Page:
Invention of the Lasting Machine
After settling in the United States, Matzeliger worked for several years to learn English. As a dark-skinned man, his professional options were limited, and he struggled to make a living in Philadelphia. In 1877, Matzeliger moved to Lynn, Massachusetts, to seek work in the town’s rapidly growing shoe industry. He found a position as an apprentice in a shoe factory. Matzeliger learned the cordwaining trade, which involved crafting shoes almost entirely by hand.
Cordwainers made molds of customers’ feet, called “lasts,” with wood or stone. The shoes were then sized and shaped according to the molds. The process of shaping and attaching the body of the shoe to its sole was done entirely by hand with “hand lasters.” This was considered the most difficult and time-consuming stage of assembly. Since the final step in the process was mechanized, the lack of mechanization of the penultimate stage, the lasting, created a significant bottleneck.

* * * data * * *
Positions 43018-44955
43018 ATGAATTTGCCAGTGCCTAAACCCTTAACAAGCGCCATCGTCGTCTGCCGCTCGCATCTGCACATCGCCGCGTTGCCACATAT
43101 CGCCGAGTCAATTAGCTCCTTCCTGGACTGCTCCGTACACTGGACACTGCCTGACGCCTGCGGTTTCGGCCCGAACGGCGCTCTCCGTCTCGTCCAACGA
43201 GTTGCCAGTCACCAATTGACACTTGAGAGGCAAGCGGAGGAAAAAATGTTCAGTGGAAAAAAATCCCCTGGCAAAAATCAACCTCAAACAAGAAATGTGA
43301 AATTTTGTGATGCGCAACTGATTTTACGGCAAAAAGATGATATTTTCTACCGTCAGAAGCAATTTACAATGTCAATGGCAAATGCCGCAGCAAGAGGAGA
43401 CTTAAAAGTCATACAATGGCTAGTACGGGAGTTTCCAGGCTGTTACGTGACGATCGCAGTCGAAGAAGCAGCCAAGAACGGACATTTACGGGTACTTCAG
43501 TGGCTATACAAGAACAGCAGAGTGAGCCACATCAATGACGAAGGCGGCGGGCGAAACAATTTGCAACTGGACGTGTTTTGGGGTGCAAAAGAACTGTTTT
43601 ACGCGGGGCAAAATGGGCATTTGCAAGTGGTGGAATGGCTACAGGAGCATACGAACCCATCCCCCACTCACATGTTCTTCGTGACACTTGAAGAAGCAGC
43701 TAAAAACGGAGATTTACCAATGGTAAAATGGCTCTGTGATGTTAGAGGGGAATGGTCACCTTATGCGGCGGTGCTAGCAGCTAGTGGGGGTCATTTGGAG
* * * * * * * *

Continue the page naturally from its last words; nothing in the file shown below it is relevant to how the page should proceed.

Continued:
Matzeliger set out to find a solution to the problems he discerned in the shoemaking process. He thought there had to be a way to develop an automatic method for lasting shoes. He began coming up with designs for machines that could do the job. After experimenting with several models, he applied for a patent on a “lasting machine.”
On March 20, 1883, Matzeliger received patent number 274,207 for his machine. The mechanism held a shoe on a last, pulled the leather down around the heel, set and drove in the nails, and then discharged the completed shoe. It had the capacity to produce 700 pairs of shoes a day—more than 10 times the amount typically produced by human hands.
Death and Legacy
Matzeliger’s shoe lasting machine increased shoe production tremendously. The result was the employment of more unskilled workers and the proliferation of low-cost, high-quality footwear for people around the world. Unfortunately, Matzeliger was able to enjoy his success for only a short time. He contracted tuberculosis in 1886 and died on August 24, 1889, at the age of 37, in Lynn. In 1991, the United States government issued a “Black Heritage” postage stamp in Matzeliger’s honor.